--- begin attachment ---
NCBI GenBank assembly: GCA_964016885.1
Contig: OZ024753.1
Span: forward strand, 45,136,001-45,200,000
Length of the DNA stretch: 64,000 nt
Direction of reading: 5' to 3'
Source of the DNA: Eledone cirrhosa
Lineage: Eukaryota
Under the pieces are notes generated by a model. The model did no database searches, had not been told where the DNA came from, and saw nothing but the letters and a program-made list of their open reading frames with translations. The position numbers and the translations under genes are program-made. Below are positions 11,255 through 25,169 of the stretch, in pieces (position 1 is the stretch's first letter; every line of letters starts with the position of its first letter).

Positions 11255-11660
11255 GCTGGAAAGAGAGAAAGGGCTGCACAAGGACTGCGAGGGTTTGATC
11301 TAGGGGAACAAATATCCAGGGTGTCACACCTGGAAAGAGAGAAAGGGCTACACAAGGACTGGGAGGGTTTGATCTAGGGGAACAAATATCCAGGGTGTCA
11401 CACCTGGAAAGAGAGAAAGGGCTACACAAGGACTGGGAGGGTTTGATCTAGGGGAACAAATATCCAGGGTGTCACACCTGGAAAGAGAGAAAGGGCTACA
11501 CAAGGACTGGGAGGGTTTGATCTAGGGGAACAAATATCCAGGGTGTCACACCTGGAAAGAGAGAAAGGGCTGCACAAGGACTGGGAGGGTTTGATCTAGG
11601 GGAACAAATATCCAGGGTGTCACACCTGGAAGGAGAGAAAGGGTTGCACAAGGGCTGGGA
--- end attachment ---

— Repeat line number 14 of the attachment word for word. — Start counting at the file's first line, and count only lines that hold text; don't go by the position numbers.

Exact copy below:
11601 GGAACAAATATCCAGGGTGTCACACCTGGAAGGAGAGAAAGGGTTGCACAAGGGCTGGGA